• Build trust in the negotiating process with increased transparency and collaboration;
  • Focus less on enforcement as a means of changing behaviour and more on collaboration; and
  • Encourage greater understanding of how EU member states use social dialogue.


Susan Ariel Aaronson is Research Professor of International Affairs at George Washington University. She is the author of books and articles on trade and human rights, digital trade, and trade and transparency.


[1]      Eurostat estimates that in April 2015 the seasonally adjusted employment rate in the Euro area was 11.1 per cent and that youth unemployment was 20.7 per cent in the EU-28. See Eurostat. (2015). Recent developments in unemployment at a European and member state level. Retrieved from The U.S. Department of Labour reports that as of May 2015 the seasonally adjusted unemployment rate was 5.5 per cent. See United States Department of Labour, Bureau of Labour Statistics. (2015). Databases, tables & calculators by subject. Retrieved from In July 2014, the youth unemployment rate was 14.3 per cent. See United States Department of Labour, Bureau of Labour Statistics. (2015). Employment and unemployment among youth summary. Retrieved from

[2]      International Labour Organization (ILO). (2013). Global wage report 2012/13: Wages and equitable growth. Geneva: International Labour Office, p. 62. Retrieved from—dgreports/—dcomm/—publ/documents/publication/wcms_194843.pdf

[3]      For the full report prepared for the ILO Washington Office, see Aaronson, S.A. (2015). Working by design: New ideas to empower U.S. and European workers in TTIP. Washington, DC: George Washington University. Retrieved from

[4]      Americans as well as the public in FTA partners of the United States can submit documents concerning FTA partners’ commitments or obligations arising under the labour chapters to the U.S. Department of Labour. See U.S. Trade Representative (USTR). (2015). Public submission process. Retrieved from

[5]      On CETA, see Cosbey, A. (2014, November 3). Inside CETA: Unpacking the EU–Canada free trade deal. Retrieved from

[6]      Block, R. N., Berg, P., & Roberts, K. (2003). Comparing and quantifying labour standards in the United States and the European Union. International Journal of Comparative Labour Law and Industrial Relations, 19(4), pp. 441–468.

[7]      See Article 3.1 of Chapter 24, Trade and Labour, of the current text of the CETA, available at

[8]      U.S. Department of Labour & USTR. (2015, February). Standing up for workers: Promoting labor rights through trade, p. 49. Retrieved from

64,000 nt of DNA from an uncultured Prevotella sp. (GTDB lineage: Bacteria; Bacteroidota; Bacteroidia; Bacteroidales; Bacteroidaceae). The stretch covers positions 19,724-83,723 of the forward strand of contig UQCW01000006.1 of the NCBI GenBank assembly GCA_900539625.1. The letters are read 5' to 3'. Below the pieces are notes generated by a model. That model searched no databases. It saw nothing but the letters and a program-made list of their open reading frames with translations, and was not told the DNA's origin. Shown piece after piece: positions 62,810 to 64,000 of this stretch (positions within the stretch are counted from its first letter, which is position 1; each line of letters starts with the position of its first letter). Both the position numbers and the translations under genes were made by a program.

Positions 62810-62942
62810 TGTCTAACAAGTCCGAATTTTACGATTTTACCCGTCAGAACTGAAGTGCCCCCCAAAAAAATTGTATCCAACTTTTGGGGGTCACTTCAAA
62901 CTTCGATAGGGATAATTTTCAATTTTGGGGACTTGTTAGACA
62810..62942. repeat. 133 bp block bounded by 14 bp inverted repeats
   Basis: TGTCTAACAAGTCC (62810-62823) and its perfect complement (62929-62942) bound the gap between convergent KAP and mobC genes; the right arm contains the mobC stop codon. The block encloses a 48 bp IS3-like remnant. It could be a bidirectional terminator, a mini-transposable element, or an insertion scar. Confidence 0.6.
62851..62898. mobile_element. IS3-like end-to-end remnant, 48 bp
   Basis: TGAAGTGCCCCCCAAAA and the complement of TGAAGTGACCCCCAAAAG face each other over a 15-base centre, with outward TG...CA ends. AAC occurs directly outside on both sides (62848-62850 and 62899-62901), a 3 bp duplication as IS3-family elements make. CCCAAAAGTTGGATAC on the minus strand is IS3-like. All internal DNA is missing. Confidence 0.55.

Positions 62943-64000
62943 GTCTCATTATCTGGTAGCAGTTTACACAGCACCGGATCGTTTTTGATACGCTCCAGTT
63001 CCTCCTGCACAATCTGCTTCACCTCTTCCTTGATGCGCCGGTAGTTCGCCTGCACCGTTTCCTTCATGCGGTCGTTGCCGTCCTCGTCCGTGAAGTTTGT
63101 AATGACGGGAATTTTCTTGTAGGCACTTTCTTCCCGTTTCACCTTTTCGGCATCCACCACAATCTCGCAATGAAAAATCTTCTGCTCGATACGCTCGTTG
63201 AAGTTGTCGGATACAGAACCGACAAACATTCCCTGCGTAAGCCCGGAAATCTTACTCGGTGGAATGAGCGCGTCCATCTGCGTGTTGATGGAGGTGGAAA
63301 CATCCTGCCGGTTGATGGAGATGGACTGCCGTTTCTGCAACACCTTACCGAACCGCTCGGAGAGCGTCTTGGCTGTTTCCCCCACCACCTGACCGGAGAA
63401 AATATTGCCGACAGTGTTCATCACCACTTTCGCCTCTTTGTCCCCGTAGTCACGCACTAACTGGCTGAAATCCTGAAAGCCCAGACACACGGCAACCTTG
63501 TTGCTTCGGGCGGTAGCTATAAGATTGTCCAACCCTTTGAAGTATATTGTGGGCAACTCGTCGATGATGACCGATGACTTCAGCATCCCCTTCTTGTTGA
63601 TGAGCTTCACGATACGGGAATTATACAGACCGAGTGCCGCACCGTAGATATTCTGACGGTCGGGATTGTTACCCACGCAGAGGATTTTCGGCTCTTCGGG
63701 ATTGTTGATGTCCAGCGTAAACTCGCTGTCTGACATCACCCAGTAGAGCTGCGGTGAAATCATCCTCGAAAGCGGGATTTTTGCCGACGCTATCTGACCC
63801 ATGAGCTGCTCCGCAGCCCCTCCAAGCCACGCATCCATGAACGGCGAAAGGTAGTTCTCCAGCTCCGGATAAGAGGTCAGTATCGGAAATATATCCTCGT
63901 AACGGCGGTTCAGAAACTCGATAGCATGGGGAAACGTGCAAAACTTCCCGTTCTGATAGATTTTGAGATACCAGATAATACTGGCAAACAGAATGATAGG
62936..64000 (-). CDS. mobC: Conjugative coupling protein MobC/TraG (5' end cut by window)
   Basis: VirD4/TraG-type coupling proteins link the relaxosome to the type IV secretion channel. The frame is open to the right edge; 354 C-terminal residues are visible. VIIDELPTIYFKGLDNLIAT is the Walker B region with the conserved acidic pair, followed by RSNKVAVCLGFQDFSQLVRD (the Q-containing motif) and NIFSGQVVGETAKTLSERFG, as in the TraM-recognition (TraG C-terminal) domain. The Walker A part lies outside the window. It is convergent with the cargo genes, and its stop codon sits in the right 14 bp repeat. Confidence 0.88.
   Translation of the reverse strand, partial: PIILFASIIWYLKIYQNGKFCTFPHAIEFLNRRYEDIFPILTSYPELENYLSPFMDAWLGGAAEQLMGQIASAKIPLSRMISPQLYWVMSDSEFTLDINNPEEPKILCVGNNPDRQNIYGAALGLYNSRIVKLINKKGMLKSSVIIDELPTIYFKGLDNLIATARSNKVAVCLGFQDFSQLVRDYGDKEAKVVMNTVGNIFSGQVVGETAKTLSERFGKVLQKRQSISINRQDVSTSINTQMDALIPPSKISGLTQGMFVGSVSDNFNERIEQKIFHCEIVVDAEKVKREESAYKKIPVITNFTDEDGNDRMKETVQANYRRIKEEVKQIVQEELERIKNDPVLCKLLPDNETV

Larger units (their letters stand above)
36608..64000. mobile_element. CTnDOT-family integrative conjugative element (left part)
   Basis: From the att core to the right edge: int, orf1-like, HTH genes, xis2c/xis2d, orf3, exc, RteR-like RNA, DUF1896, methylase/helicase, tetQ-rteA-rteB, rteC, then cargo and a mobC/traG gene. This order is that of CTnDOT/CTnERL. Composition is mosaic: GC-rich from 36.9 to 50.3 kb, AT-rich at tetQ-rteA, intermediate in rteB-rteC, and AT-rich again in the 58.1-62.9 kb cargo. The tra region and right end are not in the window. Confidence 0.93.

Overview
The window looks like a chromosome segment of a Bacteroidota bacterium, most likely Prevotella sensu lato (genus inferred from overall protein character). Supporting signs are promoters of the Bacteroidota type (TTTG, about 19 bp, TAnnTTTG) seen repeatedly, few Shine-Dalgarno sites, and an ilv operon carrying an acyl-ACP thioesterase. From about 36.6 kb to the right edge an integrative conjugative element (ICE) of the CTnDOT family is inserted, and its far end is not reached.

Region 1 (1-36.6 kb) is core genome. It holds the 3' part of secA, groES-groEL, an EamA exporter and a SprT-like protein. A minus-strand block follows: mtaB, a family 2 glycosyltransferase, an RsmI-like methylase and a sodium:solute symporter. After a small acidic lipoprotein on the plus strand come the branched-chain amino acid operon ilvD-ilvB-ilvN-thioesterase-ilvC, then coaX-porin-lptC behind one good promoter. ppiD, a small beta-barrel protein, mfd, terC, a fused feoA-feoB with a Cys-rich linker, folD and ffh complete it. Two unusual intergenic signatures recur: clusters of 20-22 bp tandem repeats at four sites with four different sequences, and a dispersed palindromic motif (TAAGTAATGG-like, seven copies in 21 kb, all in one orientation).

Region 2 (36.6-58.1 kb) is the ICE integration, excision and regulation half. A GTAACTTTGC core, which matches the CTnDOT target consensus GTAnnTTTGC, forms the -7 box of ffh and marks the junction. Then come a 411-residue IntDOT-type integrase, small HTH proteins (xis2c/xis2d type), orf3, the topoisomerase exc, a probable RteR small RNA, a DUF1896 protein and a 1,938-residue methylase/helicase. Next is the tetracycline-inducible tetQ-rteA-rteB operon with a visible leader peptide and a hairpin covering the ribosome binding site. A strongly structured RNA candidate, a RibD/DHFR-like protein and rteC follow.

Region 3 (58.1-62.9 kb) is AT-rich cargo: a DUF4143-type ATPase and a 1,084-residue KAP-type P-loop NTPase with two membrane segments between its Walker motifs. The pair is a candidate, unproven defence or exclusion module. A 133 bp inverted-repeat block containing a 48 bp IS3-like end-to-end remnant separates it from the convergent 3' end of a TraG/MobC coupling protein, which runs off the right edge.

[9]      See U.S. Department of Labour. (2011, September). Republic of Korea labour rights report, pp. 1–2. Retrieved from

[10]      See U.N. Human Rights Council, Report of the Special Rapporteur on the situation of human rights defenders, Margaret Sekaggya, Addendum, Mission to the Republic of Korea, pp. 13–15, paras. 69–74. U.N. Doc. A/HRC/55/Add.1 (December 23, 2013). Retrieved from

[11]      U.S. Department of Labour & USTR (2015), supra note 8; and USTR. (2014, March). U.S. objectives, U.S. benefits in the Transatlantic Trade and Investment Partnership: A detailed view. Retrieved from

[12]      Fontagné, L., & Jean, S. (2014, November 16). TTIP is about regulatory coherence. VoxEU. Retrieved from The two economists estimate that if the two could achieve regulatory coherence, they will increase trade by some 50 per cent.

[13]      European Commission. (2015, March 26). The top ten myths about TTIP. Retrieved from

[14]      Aaronson, S. A. (2001). Taking trade to the streets: The lost history of public efforts to shape globalization. Ann Arbor: University of Michigan Press, pp. 7–11.

[15]      See Ponce del Castillo, A. M. (2015, January). TTIP: Fast track to deregulation and lower health and safety protection for workers. ETUI Policy Brief: European Economic, Employment and Social Policy, No. 1. Retrieved from On Romania, see U.S. Department of State. (2014, March 5). Country reports on human rights practices for 2013: Romania. Retrieved from

[17]      European Commission. (2015, January 13). Commission staff working document: Report: Online public consultation on investment protection and investor-to-state dispute settlement (ISDS) in the Transatlantic Trade and Investment Partnership Agreement (TTIP), SWD(2015) 3 final, pp. 15–30. Retrieved from On ISDS and minimum wages, see Karadelis, K. (2013, June 28). Can Veolia trash Egypt at ICSID? Global Arbitration Review. Retrieved from On right to strike and other investor–state cases related to labour rights, see Vogt, J. S. (2014). Trade and investment arrangements and labor rights. In L. Blecher, N. K. Stafford, & G. C. Bellamy. Corporate responsibility for human rights impacts: New expectations and paradigms (pp. 121–175). Chicago: American Bar Association, pp. 171­–172. For more on the case against Egypt, see Peterson, L. E. (2012, June 27). French company, Veolia, launches claim against Egypt over terminated waste contract and labor wage stabilization promises. Investment Arbitration Reporter. For the case against Romania, see Noble Ventures Inc. v. Romania, ICSID Case No. ARB/01/11, Award (October 25, 2005). Retrieved from For the case against Bulgaria, see Plama Consortium Limited v. Republic of Bulgaria, ICSID Case No. ARB 03/24, Award (August 27, 2008). Retrieved from

[18]      Aaronson, S. A. (2014). A fresh approach to international investment rules. Washington: Progressive Policy Institute.

[19]      For further detail on the specific recommendations, see the full report by Aaronson (2015), supra note 3.